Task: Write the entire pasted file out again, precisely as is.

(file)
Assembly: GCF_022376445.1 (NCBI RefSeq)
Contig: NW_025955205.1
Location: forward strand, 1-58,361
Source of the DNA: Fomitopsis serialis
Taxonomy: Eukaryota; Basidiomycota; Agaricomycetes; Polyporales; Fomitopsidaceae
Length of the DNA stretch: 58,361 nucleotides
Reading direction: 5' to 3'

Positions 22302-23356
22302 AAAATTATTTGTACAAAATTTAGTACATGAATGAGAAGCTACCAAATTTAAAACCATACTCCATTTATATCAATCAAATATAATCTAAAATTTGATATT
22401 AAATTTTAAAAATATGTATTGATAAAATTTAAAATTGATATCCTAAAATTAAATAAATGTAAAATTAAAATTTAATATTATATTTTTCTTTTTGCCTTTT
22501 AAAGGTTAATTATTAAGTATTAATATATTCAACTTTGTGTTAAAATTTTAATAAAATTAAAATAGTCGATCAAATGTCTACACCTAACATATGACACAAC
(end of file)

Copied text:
Assembly: GCF_022376445.1 (NCBI RefSeq)
Contig: NW_025955205.1
Location: forward strand, 1-58,361
Source of the DNA: Fomitopsis serialis
Taxonomy: Eukaryota; Basidiomycota; Agaricomycetes; Polyporales; Fomitopsidaceae
Length of the DNA stretch: 58,361 nucleotides
Reading direction: 5' to 3'

Positions 22302-23356
22302 AAAATTATTTGTACAAAATTTAGTACATGAATGAGAAGCTACCAAATTTAAAACCATACTCCATTTATATCAATCAAATATAATCTAAAATTTGATATT
22401 AAATTTTAAAAATATGTATTGATAAAATTTAAAATTGATATCCTAAAATTAAATAAATGTAAAATTAAAATTTAATATTATATTTTTCTTTTTGCCTTTT
22501 AAAGGTTAATTATTAAGTATTAATATATTCAACTTTGTGTTAAAATTTTAATAAAATTAAAATAGTCGATCAAATGTCTACACCTAACATATGACACAAC